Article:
Math teacher makes a game of algebra County considers adopting method

November 09, 1992|By Sherry Joe | Sherry Joe,Staff Writer

A unique method of teaching algebra that is being used in more than 1,000 classrooms across the country could soon make an appearance in Howard County thanks to Henry Borenson.

Mr. Borenson, who resigned in 1989 from a teaching position in Bucks County, Pa., to travel the country and conduct math workshops for teachers, promotes a method he calls the Hands-On Equations Learning System. He demonstrated the method here recently for about 30 teachers.

The system uses chess pawns and numbered cubes that physically represent elements of algebraic equations.

Teachers demonstrate how to solve algebra problems by removing pieces set up on a demonstration scale in front of the class. Students follow along using sets of their own.

With the technique, small children are not only able to solve ninth-grade algebra problems but can explain what they are doing and the logic behind it, Mr. Borenson said.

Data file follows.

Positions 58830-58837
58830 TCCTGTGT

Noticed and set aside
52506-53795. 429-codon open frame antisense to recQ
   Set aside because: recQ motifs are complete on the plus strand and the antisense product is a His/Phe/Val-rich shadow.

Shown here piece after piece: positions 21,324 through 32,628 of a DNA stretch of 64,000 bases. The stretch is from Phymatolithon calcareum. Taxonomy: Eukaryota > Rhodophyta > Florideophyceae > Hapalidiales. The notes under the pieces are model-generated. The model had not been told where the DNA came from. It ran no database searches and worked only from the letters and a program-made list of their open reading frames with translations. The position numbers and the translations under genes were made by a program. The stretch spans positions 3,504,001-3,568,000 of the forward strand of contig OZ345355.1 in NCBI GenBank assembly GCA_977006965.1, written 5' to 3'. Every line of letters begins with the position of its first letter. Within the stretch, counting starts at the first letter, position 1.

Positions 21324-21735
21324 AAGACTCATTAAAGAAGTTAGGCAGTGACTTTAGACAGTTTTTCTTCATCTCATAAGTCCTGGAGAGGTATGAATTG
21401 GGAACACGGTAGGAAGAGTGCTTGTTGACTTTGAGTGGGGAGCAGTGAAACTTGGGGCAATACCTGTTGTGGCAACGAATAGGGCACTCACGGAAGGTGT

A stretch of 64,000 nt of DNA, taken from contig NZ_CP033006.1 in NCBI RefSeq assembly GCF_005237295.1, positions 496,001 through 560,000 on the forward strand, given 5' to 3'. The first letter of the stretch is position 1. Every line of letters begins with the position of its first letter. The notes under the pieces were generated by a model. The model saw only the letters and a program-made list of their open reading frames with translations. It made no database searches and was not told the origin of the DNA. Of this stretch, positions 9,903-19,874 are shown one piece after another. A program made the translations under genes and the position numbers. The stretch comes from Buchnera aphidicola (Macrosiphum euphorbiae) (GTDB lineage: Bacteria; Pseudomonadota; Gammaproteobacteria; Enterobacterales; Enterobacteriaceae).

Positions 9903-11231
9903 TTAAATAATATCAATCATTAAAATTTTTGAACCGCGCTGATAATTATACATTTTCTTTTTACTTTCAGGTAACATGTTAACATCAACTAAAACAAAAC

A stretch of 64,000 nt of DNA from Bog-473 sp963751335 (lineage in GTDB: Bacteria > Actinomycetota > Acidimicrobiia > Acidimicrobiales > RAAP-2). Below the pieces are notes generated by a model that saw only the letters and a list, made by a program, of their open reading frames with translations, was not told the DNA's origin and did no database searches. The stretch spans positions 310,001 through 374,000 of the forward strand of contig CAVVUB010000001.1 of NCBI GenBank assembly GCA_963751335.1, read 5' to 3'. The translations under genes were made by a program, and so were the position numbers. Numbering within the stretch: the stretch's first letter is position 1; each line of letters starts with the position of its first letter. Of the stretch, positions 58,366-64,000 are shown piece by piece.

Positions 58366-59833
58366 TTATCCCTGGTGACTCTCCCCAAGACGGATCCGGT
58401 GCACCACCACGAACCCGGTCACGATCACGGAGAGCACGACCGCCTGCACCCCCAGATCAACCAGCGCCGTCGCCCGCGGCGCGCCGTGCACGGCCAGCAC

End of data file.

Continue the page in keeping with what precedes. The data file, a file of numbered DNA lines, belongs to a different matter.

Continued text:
Joan Fox, a Burleigh Manor Middle School teacher, said the method is successful because it enables students to visualize abstract problems.

"They need concrete models," said Ms. Fox of her sixth- and seventh-graders, who will be introduced to the method. "I wish I had been taught using concrete models."

Burleigh Manor Middle School teacher Michele Zurad agreed.

"The kids like touching things," said Ms. Zurad, who teaches sixth-grade math.

"It's like a game to them," she said.

The traditional way of teaching algebra is too abstract for students, said Mr. Borenson, a Pennsylvania Presidential Awards finalist in 1987 and 1988. "It's too vague," he said. "We're trying to encourage students to find the answer in a way that makes sense to them."

To show how the system works, a group of fourth- and fifth-graders from St. Louis School in Clarksville attended the workshop to learn the system.

By using pawns to represent variables, and cubes to signify constants, the students solved such algebra problems as 4x + 2 = 3x + 9. The students solved the problems by counting on their fingers or removing pawns and cubes from the demonstration scale in front of the audience.

The students, who had never been exposed to algebra before, seemed confused at first, but were eager to learn more by the end of their 30-minute lesson.

"I thought it was hard and I thought some of it was easy," said Vincent Sears, 9.

Michelle Pantuso agreed. "It was a little hard," the 10-year-old said. "But it was fun."

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